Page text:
You Disclosed!

There is a new phrase out there.  It is “surveillance capitalism”.   It is the way many companies in the 21st century make their money. Google was one of the companies that developed it.  It wants to know all about you so it can show you targeted ads.  What is valuable today for many companies is information about you.  From grocery stores to tech companies, they all want information about you, and they are collecting it.  There are data brokers who will buy and sell your information.  These are private companies collecting data, like your location, your license plate information, and even your real estate information.  They organize the data to sell it.

Let us look at the 5 big tech titans.  Google and Facebook are really advertising companies that offer you free services so they can learn as much about you as possible so they can show you targeted ads and thus they make their money.  Amazon is also in the business of collecting data on you, so it can better run the Amazon store and sell you its many services.  And Microsoft is also collecting your data, but right now it is playing catch up.  Apple is a hardware company so it has less reasons to collect data on you but it still collects data to help lock you into its ecosystem.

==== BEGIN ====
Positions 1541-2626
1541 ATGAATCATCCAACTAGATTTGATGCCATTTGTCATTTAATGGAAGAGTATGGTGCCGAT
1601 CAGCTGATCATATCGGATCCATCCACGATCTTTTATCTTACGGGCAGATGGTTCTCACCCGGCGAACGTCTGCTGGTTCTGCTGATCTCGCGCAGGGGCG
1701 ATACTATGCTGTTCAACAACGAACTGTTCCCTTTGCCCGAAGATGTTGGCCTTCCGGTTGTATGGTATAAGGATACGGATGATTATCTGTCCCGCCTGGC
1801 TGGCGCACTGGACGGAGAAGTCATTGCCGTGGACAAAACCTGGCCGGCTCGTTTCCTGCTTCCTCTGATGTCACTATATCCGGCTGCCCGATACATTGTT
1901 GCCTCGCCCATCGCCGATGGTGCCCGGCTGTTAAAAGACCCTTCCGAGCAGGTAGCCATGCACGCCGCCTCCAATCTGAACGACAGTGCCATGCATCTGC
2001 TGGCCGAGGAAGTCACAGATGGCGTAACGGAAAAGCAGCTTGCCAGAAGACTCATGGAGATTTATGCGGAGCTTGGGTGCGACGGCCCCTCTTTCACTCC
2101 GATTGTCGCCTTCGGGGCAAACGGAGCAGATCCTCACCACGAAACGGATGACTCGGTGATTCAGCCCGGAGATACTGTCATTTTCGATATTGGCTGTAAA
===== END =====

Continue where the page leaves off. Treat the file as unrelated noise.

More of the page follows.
Cell phones can easily track you and with GPS they track you down to about 16 feet.  For example, Google Maps is great for finding places, but that means Google knows exactly where you are.  I realized how much Google Maps tracks you, when I saw Google Maps on my smartphone accurately reporting the speed of my car in the middle of nowhere.  It made me realize that I am most likely always being tracked with my cell phone.  It seems to me that the cell phone is the biggest surveillance device around.  Here is a comic strip (Baldo) that drives home the point of “surveillance capitalism”.

In the last post, we saw all the surveillance that China uses on its citizens.  In the US, your surveillance data is available to the government but it does require a warrant or money to purchase it. It is legal for the government to buy surveillance data and there are plenty of companies collecting the data.  On the other hand, we also see that the police are more accountable due to all the cameras surveilling us today.

Is privacy a thing of the past?  What should our expectations be?  Should surveillance be regulated?  Or are we past the point of no return and we need to accept that we live in a transparent society where privacy is no longer an important value?  So how much privacy is really needed? Those are 21st century questions.

2 thoughts on “You Disclosed!

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